Oxford Dictionary Agrees to Review Language After Accusations of Sexism

Critics noticed that the word ‘rabid’ was associated with feminists.

(Photo: Marc Fusco)

Jan 25, 2016· 2 MIN READ
Jennifer Swann is TakePart’s culture and lifestyle reporter.

Why does the Oxford Dictionary of English portray feminists as rabid?

That’s the accusation made by anthropologist Michael Oman-Reagan in a post he wrote for Medium last week in which he criticized the dictionary for using the primary example of “a rabid feminist” to help define the word rabid.

“Rabid feminist” is not the only example provided by the Oxford Dictionary of English that didn’t sit well with Oman-Reagan. He also pointed to words such as shrill (“the rising shrill of women’s voices”), psyche (“I will never really fathom the female psyche”), and housework (“She still does all the housework”) as examples of sexism embedded within the language.

“Having studied sociocultural linguistics, I know that dictionaries are not only describing language, they also prescribe and shape the way language and meaning is produced and standardized, whether that is the intention of a publisher or not,” Oman-Reagan wrote, noting that Oxford is the default dictionary used by Apple’s Mac OS X operating system.

When he questioned the publisher on Twitter, the Oxford University Press–owned company initially shrugged off the criticism, suggesting that Oman-Reagan himself was rabid. But on Saturday, as the tweets continued to garner attention online, the company apologized for the remarks it called “flippant” and agreed to review the example in question. It referred Oman-Reagan to a blog post detailing its use of example sentences.

Oman-Reagan is not the first person to voice concern over the Oxford Dictionary of English’s example of the word rabid. When TakePart reached out to the Memorial University of Newfoundland professor for comment, he referred us to writers such as Nordette Adams and anthropologists like Sarah Shulist and Lavanya M. Proctor, writing that he wanted “women’s voices up front.” He said he became aware of their work on the subject of linguistics and gender bias only after his own story got picked up by national news outlets.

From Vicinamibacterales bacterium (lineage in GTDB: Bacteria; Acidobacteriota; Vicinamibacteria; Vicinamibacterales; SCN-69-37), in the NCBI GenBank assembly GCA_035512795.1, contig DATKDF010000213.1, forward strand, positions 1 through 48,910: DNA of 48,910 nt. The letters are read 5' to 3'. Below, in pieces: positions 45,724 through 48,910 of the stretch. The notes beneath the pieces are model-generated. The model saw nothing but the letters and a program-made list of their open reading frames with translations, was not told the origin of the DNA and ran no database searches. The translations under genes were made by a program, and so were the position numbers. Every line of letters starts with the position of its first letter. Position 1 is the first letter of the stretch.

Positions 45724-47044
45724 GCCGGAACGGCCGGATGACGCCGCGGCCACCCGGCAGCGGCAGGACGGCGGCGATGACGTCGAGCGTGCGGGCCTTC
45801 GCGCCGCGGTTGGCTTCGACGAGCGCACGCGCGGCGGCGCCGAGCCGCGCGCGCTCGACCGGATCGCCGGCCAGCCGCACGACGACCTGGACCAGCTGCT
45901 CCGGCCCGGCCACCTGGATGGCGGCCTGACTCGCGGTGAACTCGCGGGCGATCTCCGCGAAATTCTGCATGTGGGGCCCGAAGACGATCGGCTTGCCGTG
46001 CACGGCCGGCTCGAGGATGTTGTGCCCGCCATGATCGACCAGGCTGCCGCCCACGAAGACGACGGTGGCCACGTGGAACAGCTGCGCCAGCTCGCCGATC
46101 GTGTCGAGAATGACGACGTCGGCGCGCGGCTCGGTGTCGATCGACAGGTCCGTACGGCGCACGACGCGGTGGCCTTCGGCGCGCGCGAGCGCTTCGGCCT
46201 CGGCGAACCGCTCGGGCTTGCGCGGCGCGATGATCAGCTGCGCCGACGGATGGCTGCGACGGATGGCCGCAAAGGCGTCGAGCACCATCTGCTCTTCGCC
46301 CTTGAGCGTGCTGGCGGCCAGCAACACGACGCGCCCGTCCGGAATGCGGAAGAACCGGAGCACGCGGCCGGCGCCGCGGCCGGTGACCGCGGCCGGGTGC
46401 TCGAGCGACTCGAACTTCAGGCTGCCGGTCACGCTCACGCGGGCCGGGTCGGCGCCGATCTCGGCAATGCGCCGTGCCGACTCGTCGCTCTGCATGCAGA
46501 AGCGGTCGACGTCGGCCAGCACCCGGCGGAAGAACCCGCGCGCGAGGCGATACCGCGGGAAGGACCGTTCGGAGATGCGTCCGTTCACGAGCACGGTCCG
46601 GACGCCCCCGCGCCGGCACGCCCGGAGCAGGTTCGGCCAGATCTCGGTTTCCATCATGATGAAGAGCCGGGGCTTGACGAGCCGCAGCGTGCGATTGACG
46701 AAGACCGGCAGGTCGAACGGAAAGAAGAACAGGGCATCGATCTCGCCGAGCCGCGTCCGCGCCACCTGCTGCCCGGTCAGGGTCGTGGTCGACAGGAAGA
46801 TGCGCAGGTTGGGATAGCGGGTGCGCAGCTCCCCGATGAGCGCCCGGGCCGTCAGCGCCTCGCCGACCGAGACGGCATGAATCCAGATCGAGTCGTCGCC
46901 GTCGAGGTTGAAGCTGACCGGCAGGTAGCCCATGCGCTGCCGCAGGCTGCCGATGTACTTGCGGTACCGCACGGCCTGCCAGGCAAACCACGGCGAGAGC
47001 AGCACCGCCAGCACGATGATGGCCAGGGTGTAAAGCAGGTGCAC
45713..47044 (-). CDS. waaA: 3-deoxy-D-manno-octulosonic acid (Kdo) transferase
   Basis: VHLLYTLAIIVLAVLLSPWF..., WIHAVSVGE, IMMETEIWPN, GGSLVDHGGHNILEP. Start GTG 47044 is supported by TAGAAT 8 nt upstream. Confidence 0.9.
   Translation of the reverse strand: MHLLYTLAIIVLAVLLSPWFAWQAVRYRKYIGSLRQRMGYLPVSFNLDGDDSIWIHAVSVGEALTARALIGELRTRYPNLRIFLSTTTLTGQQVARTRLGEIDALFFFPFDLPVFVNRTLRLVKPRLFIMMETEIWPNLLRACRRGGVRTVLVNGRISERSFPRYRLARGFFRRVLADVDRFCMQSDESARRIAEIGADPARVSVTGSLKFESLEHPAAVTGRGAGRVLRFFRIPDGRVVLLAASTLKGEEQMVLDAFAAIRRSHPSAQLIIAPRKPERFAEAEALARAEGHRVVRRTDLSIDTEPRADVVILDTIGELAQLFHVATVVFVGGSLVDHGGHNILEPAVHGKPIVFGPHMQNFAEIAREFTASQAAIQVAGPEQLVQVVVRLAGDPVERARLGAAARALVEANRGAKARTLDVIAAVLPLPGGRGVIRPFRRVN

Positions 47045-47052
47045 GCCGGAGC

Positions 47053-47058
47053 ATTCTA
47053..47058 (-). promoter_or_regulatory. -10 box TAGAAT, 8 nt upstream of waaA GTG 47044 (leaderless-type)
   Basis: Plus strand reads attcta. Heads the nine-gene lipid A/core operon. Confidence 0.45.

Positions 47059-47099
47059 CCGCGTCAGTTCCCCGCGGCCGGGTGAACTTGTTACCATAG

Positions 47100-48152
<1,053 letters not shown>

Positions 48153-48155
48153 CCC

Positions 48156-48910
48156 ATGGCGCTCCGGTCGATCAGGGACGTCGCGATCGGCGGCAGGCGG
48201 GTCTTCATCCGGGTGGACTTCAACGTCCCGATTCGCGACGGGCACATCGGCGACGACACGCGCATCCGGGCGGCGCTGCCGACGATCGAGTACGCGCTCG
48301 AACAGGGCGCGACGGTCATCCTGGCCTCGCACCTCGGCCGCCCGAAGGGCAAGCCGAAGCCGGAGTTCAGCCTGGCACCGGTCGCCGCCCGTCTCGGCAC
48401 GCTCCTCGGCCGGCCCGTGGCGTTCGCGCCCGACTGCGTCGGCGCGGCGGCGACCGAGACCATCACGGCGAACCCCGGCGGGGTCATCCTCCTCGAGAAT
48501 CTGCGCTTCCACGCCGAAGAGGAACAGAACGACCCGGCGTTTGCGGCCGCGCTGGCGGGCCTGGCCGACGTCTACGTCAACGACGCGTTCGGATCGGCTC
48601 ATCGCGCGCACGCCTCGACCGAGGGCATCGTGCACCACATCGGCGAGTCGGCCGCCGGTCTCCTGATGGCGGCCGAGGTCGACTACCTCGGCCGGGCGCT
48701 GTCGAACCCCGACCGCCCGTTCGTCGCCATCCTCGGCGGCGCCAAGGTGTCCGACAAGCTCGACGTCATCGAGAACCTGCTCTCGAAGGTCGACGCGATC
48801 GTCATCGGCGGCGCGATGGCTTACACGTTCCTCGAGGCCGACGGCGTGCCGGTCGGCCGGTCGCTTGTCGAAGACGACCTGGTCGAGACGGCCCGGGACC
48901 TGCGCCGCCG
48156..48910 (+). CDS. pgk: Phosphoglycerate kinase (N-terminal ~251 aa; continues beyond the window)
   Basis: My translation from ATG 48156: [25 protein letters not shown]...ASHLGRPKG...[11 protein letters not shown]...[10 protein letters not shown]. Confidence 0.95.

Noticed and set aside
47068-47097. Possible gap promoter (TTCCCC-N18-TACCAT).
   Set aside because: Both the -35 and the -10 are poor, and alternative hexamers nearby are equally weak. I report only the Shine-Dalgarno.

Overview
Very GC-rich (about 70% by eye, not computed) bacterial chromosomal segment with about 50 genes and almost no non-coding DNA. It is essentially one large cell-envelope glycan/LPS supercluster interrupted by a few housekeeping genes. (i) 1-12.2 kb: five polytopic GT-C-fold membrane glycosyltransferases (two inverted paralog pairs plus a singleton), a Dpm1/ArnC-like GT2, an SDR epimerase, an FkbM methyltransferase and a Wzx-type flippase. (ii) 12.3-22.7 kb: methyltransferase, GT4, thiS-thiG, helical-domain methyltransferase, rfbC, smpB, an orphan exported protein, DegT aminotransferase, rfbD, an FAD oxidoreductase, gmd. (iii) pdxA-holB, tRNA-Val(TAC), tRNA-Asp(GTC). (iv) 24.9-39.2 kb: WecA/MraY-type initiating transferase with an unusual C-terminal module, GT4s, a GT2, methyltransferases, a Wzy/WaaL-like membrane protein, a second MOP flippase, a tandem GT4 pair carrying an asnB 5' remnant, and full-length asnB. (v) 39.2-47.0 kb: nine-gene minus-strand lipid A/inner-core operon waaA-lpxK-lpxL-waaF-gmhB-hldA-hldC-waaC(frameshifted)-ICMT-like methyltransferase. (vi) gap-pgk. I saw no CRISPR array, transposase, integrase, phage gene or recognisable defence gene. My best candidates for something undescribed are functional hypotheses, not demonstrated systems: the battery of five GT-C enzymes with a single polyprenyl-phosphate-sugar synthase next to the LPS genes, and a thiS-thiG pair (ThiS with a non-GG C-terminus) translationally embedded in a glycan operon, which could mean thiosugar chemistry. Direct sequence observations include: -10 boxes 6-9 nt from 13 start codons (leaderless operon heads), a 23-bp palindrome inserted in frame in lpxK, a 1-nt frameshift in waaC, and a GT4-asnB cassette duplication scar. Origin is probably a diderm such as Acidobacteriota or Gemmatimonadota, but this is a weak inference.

Adams took notice of the language in the summer of 2014 and wrote about it on her blog, noting that the example is particularly troublesome because it’s also tied to Google’s definition of the word. “The image of the ‘rabid feminist’ is one conjured and promoted most often by people who don’t like feminists,” Adams wrote. “In the case of the word feminist, the potential for damage through this labeling or subtle propaganda is exacerbated by Google’s use of the Oxford dictionary.”

The debate over Oxford’s use of the word feminism comes at a time when activists have made strides to distance the word from connotations of fanaticism and extremism. Actor and United Nations Women Goodwill Ambassador Emma Watson revealed to the Evening Standard last month that she was initially warned not to use the term during a speech she gave while unveiling her gender equality initiative because U.N. advisers worried it might alienate the crowd.

“For the record,” Watson said during her speech at U.N. headquarters in September 2014, “feminism by definition is the belief that men and women should have equal rights and opportunities. It is the theory of the political, economic, and social equality of the sexes.” During a conversation in November, Watson and Pakistani human rights activist Malala Yousafzai stressed the importance of rebranding the word as a means of achieving gender equality.

After seeing an overwhelming response to his Medium post and tweets about the issue, Oman-Reagan wrote in an update on Monday that he had hoped Oxford would listen to the questions people are asking about specific examples within the dictionary. “They’re in a position to come out strongly against that and to point out why language matters so much in these discussions,” he wrote. “There are writers, scholars, doctors, philosophers, and everyday women who are clearly telling Oxford what they think about this on Twitter. Oxford should listen to these voices.”

This post has been revised to reflect the following correction:

Correction: Jan. 26, 2016
An earlier version of this article misstated the name of the dictionary. It is the Oxford Dictionary of English.